Wednesday, May 7, 2008

Training Log: Bits & Pieces

Three runs in the last five days, which means five workouts in seven days. That’s right about on target. Off-days are important, but they always make me nervous. I’m afraid that things are going to come up immediately afterward, and all of a sudden I’m going to have three or four off-days in a row, and lose conditioning.

I haven’t gone over thirty minutes yet, and two days I only got in twenty minutes, one because of scheduling constraints, the other because I just didn’t have it in me. It’s amazing where the mind can go even during a short run. Within a mile or two, I can feel good enough to think I could set a time goal, and tear up the marathon course (at least by my personal mediocre middle-age standards), and before I know it, I’m feeling like the idea of even completing a marathon will be an impossible stretch, a set up for failure and embarrassment. Both mindsets are completely believable to me—within minutes of each other!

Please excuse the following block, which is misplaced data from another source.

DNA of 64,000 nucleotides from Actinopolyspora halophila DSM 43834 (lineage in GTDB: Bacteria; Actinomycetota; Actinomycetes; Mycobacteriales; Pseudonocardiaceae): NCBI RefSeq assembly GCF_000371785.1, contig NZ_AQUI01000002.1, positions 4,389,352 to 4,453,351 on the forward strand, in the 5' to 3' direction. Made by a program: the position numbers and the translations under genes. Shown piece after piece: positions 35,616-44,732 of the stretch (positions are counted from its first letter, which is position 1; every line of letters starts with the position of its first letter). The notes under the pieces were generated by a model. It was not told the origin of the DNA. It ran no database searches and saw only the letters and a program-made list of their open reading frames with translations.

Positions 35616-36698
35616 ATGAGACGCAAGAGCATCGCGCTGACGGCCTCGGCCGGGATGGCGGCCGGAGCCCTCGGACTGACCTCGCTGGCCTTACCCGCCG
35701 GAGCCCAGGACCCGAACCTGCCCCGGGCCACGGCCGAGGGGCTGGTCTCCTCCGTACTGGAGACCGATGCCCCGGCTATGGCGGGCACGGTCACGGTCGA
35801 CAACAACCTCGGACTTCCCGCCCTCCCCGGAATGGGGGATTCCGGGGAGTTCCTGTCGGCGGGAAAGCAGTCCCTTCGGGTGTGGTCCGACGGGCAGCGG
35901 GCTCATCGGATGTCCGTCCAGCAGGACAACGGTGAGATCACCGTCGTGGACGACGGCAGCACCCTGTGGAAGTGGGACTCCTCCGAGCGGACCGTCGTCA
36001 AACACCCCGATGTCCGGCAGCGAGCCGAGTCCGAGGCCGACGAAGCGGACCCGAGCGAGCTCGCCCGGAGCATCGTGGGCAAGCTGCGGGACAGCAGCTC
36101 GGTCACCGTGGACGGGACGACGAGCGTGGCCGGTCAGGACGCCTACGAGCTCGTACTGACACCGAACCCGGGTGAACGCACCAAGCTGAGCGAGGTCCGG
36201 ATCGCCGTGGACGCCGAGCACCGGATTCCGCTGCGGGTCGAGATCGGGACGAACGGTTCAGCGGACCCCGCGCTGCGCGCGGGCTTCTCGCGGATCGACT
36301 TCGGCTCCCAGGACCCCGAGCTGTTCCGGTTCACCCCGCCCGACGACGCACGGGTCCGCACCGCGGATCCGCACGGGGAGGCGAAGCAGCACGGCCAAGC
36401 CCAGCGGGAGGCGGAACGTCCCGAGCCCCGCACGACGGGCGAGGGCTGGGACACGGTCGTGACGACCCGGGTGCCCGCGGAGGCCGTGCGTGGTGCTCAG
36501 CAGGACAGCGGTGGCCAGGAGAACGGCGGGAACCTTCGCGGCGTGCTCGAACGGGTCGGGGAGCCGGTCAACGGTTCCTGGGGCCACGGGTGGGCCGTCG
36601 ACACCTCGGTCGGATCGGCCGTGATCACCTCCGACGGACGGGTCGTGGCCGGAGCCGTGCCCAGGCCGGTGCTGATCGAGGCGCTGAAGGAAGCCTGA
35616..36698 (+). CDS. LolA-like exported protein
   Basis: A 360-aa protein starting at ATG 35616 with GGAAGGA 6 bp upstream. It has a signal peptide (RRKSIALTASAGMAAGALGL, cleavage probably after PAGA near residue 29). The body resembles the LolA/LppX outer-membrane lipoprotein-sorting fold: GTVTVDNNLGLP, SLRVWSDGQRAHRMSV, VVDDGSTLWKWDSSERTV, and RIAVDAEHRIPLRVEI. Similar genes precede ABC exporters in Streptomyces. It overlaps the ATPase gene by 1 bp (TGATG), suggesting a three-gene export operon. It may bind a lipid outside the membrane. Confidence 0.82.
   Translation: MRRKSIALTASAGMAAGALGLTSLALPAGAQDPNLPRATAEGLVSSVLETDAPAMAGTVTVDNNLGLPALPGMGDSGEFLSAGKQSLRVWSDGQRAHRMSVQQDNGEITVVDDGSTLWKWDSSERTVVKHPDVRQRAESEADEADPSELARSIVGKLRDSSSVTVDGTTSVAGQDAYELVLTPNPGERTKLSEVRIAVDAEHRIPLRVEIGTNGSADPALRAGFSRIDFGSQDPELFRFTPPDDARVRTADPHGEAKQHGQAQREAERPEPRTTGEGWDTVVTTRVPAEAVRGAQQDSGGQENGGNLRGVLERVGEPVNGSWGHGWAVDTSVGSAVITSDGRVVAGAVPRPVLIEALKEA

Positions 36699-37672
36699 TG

The best run of the last three was yesterday in a downpour, which was the best once since . . . the previous one in a downpour, which got me thinking about weather. Minnesota’s two marquee marathons, Grandma’s and Twin Cities, used to practically guarantee cool weather (ideal for 26.2 miles); however, in recent years, they have resembled long-distance saunas. When I ran Grandma’s in 2006 (my first and only marathon to this point), the humidity at the start was frighteningly close to triple digits, and by the time I hit Duluth, the sun was baking the streets of the town, with no shade anywhere. When I watched the 2006 & 2007 Twin Cities Marathons (both sunny, hot, and humid) I was happy to be on the sidelines cheering and had no desire whatsoever to participate. Part of the reason I decided to register this year was because it’s been such a cool, gray spring that I managed to convince myself that October 5, 2008 might actually be a traditional, cool autumn day. I’ll be crossing my fingers for the next five months on that issue.

No comments: